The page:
Insufficient sleep in adolescents:


  • Failure to Pay Attention
  • Poor Academic Performance – Lower GPA
  • In general, poor mental health:
  • Depression
  • Suicidal Ideation
  • Alcohol Use
  • Tobacco Smoking
  • Marijuana Use
  • Prescription Drug Abuse
  • Unhealthy weight control strategies
  • Greater Sexual Activity
  • Bullying
  • School Violence-Related Behaviors
  • Physical Fighting
  • Unintentional Injury
  • Traffic accidents

Findings Summarized


Most studies demonstrate evidence that delaying school start time delaying rise times increases weeknight sleep duration among adolescents. Most studies signal an increase in sleep duration even with relatively small delays in start times of half an hour or so. Later start times also generally correspond to better attendance, less tardiness, less falling asleep in class, higher grades, and fewer motor vehicle crashes.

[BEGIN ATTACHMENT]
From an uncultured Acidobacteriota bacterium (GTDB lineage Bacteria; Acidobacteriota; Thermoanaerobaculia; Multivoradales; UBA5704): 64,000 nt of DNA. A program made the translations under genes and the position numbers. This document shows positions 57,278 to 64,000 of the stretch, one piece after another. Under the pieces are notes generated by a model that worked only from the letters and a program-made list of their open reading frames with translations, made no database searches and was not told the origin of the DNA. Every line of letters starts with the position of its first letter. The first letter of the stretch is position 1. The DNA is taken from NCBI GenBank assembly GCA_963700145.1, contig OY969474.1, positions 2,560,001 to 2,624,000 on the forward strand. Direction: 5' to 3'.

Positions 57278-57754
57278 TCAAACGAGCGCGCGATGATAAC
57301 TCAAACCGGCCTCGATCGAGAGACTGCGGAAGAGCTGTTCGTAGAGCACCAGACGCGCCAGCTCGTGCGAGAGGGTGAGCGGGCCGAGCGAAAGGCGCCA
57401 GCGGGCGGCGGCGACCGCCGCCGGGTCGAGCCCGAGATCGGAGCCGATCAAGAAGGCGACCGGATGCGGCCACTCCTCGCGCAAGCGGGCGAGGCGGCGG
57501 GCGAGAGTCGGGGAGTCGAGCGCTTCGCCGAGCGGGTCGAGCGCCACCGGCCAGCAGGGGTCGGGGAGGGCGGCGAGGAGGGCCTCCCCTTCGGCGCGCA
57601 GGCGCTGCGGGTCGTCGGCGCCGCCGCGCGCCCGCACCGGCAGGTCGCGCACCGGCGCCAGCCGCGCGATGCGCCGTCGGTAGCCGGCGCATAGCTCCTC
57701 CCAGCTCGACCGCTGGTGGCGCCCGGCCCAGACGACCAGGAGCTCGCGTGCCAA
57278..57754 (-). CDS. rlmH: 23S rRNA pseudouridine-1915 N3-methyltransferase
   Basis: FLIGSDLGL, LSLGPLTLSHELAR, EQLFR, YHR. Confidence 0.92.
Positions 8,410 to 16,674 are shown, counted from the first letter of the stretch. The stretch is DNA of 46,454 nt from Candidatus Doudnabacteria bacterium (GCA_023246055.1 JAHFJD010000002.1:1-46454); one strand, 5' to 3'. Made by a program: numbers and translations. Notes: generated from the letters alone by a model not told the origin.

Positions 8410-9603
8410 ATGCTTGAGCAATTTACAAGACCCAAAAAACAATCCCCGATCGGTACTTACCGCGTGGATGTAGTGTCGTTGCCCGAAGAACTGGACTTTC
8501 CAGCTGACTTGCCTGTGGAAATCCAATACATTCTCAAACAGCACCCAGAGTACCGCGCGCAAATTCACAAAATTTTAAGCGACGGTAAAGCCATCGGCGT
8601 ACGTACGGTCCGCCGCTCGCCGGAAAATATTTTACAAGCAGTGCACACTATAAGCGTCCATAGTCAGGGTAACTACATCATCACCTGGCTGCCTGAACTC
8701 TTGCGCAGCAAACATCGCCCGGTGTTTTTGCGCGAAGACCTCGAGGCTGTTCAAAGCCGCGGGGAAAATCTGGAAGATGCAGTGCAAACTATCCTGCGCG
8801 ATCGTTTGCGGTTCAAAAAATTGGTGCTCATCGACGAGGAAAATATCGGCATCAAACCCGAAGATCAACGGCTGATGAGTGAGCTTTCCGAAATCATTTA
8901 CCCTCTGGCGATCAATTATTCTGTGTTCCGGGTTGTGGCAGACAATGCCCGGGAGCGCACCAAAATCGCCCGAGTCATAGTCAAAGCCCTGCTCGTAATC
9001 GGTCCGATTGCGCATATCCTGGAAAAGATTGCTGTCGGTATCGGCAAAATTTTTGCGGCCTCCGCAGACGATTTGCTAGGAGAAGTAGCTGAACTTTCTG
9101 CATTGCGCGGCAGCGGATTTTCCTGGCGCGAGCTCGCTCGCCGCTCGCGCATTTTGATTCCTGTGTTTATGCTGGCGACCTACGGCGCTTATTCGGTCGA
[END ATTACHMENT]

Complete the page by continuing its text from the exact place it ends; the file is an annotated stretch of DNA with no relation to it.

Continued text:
In younger adolescents and children, lack of adequate sleep results in poor mental and physical health to behavioral problems and poor academic grades. Insufficient sleep is linked to excess weight, decreased physical activity, and increased food intake, likely due to alterations in appetite-regulating hormones.

One of the early changes associated with puberty is an alteration of a child’s circadian rhythms—adolescents are more alert in the afternoons and evenings and need morning sleep. Their natural body clocks can keep them awake until 11 PM or later, despite going to bed earlier and practicing good sleep hygiene avoiding stimulating activity at night and minimizing caffeine intake in the afternoon or evening.

A brief history of schools and the educational-institutional-industrial complex